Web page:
Natural feed additives from Kemin, Chr. Hansen, others receive EFSA’s regulatory approval

EUROPE – A range of natural feed and water additives from Kemin, Chr. Hansen, Kempex, and CJ Europe have been greenlit for sale in Europe after they passed the European food safety authority’s (EFSA) assessment.

The EFSA approved Kemin’s Bacillus subtilis as a feed additive for turkeys for fattening, turkeys reared for breeding, laying hens, minor poultry species for laying, piglets (weaned), weaned minor porcine species and sows.

With this application, the company, Kemin, requested a change of taxonomic designation of B. subtilis to Bacillus velezensis, which the panel granted.

Chr Hansen’s application for renewal of their silage inoculants consisting of Lactococcus lactis DSM 11037 and NCIMB 30117 was also approved.

The additive aims to improve the production of silage and is authorized for all animal species.

EFSA’s Panel on Additives and Products or Substances (FEEDAP) concluded that the additive remains safe for all animal species, consumer and the environment under the authorized conditions of use.

The re-evaluation of the authorization request by Spanish companies Sepiol SA and Tolsa SA for the use of sepiolite (E 562) as a feed additive received a positive review.

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The FEEDAP Panel found that sepiolite is unlikely to be absorbed thus its use will not leave harmful amounts of residues in edible tissues/products.

Sepiolite is not genotoxic and does not induce any toxicity effects following oral administration and, therefore, it was considered safe for the consumers.

The additive was considered safe for dairy cows at the recommended use level with a safety factor of 2.5.

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The conclusion was extrapolated to other dairy ruminants but owing to the lack of sufficient data, no conclusions can be drawn on the safety of the additive for other target species.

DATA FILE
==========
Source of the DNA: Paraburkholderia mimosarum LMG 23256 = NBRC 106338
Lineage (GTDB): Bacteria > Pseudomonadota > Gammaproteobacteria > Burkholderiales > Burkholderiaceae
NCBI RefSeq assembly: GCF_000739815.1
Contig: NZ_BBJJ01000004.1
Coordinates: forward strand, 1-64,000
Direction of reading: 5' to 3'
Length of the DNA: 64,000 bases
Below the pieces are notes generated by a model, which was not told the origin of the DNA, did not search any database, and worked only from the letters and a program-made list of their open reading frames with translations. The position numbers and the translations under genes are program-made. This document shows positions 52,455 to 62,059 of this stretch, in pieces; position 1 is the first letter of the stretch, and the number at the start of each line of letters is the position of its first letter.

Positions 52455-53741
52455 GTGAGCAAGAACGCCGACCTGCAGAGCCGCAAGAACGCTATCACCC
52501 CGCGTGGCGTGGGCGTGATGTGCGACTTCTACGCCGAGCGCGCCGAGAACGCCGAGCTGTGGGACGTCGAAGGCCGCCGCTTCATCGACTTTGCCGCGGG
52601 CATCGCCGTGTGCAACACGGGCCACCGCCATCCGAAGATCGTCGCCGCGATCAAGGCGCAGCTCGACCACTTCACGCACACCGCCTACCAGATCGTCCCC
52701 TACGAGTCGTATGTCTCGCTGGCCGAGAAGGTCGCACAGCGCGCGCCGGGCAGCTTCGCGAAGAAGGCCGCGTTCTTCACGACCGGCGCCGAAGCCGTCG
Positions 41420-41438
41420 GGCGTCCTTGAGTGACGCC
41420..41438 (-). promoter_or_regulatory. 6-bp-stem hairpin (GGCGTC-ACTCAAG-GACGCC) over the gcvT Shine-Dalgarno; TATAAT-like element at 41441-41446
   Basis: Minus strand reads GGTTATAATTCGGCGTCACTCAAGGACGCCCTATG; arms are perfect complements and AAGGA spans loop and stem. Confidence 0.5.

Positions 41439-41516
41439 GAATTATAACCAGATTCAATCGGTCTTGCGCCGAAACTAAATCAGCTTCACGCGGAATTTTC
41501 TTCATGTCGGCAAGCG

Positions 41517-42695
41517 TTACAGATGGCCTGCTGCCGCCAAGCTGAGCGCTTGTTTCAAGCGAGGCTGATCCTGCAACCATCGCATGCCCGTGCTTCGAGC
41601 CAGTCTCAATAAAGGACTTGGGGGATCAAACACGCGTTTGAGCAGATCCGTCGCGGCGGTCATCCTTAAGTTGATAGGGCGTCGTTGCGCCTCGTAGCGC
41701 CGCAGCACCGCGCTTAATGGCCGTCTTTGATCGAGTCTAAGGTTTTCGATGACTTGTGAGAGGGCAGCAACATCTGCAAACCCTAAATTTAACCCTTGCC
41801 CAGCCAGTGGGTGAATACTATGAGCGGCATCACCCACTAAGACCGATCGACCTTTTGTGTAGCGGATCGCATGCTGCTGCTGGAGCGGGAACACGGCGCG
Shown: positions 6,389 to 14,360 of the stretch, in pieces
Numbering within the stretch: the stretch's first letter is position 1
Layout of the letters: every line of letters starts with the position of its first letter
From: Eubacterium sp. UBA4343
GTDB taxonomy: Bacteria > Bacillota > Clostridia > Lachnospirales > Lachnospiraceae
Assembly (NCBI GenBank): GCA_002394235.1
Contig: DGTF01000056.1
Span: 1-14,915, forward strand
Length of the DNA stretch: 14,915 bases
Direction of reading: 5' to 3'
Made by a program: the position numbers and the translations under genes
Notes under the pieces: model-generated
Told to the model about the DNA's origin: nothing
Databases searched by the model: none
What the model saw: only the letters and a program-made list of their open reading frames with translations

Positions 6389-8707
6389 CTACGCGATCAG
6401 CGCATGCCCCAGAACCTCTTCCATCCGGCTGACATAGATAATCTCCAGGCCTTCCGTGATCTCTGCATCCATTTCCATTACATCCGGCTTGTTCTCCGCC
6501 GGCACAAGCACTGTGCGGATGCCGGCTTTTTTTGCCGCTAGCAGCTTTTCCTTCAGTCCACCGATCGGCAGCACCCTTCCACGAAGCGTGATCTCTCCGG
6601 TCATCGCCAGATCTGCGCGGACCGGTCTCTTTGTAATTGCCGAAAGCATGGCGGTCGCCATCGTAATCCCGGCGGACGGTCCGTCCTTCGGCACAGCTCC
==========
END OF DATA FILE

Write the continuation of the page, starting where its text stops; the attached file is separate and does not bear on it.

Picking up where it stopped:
The panel also approved the CJ Europe GmbH feed additive consisting of l‐isoleucine produced by Corynebacterium glutamicum KCCM 80185 for use as a nutritional additive in feed and water for drinking for all animal species.

Meanwhile, experts of the Parma-based risk assessor found no trace of acquired antimicrobial resistance genes or viable cells of the genetically modified production strain in the final product.

Although, the presence of recombinant DNA from the production strain in the product could not be excluded the this did not raise any safety concerns seeing as no sequences of concern remain in the final production strain.

Thus, the Panel concluded that when used as directed, the additive is safe for the target species, the consumer and the environment. The Panel also reiterated that PB6 is safe and effective for the target species.

Pharmaceutical and veterinary raw material distributor Kempex holland submitted a first time EU authorization request for approval of their animal nutritional feed additive consisting of l‐lysine sulfate produced by the genetically modified strain Escherichia coli CGMCC 7.398.

Approval was granted after the panel found no trace of the production strain and recombinant DNA in the final product. “The additive does not pose any safety concerns associated with the production strain,” the panel concluded, adding that it poses no hazard to the target species.

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